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Get it right in your head

by Tomasz P. Szynalski

It can take months or even years before your brain gets used to new sounds. In the beginning, you probably won’t be able to produce a perfect r or make a clear distinction between (where) and ɜː (were), to take just two examples.

It is certainly important to pronounce English sounds clearly. If you don’t, people will have difficulty understanding you. But it is far more important to “get it right in your head”.

What do I mean by “getting it right in your head”? When you say an English word, you should know how it should be pronounced, i.e. what sounds you are trying to pronounce, even if you can’t actually pronounce them very well. For example, when you say full, you should know you are trying to say the same ʊ sound that is used in put or could, and you should know that it is a different sound than the one in rude or school. You should know that it should sound different from (rude), even if it sounds the same coming out of your mouth.

Why is it more important to “get it right in your head” than to produce the sounds correctly? English has 44 sounds: even if you mispronounce every single one, that’s only 44 mistakes. Fixing 44 mistakes is a problem, but it is not a huge problem. Eventually, you will get better at producing the sounds, and your pronunciation will get good.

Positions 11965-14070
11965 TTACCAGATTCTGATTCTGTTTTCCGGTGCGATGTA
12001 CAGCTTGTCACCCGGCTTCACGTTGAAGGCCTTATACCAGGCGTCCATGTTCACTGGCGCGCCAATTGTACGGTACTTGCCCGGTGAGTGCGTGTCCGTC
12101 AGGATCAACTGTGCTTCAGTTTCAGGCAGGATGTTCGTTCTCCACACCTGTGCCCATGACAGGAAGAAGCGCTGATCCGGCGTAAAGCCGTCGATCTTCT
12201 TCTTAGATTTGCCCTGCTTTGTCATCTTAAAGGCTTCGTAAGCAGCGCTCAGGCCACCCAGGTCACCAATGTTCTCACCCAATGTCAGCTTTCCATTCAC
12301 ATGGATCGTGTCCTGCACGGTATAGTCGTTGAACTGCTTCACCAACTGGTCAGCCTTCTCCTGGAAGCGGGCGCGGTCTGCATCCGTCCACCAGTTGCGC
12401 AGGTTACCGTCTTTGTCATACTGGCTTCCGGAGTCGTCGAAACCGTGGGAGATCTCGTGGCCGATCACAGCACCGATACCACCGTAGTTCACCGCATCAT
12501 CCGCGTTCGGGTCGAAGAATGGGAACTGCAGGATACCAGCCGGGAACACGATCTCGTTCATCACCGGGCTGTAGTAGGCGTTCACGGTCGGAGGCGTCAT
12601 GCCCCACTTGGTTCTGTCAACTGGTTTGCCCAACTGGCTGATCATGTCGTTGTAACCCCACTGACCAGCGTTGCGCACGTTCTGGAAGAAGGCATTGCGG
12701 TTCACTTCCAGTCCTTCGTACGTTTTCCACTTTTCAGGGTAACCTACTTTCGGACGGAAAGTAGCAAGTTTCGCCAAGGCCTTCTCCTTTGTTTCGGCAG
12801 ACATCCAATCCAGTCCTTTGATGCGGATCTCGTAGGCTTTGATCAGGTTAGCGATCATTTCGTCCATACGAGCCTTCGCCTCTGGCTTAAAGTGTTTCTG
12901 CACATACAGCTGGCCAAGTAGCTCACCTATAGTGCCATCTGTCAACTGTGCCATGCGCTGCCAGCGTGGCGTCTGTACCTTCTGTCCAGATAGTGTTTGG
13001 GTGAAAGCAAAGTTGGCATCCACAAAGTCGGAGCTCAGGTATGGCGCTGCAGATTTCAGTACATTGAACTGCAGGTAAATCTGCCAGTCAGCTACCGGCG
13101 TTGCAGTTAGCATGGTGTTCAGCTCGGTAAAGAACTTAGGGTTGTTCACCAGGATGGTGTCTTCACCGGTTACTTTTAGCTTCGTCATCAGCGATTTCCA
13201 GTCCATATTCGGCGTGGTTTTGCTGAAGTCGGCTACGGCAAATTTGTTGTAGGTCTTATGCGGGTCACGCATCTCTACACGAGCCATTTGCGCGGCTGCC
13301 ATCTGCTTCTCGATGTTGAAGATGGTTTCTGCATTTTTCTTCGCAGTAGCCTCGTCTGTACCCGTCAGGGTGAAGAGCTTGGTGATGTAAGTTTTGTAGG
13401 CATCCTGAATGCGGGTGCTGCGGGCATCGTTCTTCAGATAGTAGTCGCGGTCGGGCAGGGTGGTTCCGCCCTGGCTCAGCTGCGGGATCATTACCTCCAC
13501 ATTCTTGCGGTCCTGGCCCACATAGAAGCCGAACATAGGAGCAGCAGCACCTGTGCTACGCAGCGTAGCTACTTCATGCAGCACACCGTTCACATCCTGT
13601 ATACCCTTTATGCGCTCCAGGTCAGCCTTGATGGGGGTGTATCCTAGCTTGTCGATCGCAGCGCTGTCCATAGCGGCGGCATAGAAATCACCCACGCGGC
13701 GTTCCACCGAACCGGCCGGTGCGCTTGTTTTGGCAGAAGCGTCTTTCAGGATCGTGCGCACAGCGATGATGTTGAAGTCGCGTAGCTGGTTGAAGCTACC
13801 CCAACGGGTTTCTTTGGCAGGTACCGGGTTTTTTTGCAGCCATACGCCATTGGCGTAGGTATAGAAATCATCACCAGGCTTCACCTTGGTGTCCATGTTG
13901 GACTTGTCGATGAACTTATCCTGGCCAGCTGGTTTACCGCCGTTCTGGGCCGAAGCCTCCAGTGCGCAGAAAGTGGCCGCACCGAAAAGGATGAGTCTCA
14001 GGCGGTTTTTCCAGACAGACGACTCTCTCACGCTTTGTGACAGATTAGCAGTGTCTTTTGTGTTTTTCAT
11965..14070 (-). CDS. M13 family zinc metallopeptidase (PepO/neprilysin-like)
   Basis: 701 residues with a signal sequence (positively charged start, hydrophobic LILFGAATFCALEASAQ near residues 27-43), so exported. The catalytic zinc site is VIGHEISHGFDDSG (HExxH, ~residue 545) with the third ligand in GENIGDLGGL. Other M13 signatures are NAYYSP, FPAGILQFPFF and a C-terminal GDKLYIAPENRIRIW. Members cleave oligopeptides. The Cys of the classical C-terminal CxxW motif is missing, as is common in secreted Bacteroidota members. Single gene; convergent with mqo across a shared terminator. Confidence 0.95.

It is far worse if you don’t know how English words should be pronounced — for example, if you mistakenly think that idea is stressed on the first syllable (idea instead of idea) or that desperate rhymes with rate. In that case, you may have hundreds of mistakes to deal with! Fixing such a mess could take you a very long time.

So your first goal in learning English pronunciation should be to “get it right in your head”. First, learn to recognize all the English sounds. Second, learn which sounds occur in which words, even if you can’t pronounce them very well yourself. If your knowledge is right, your physical skills will surely follow.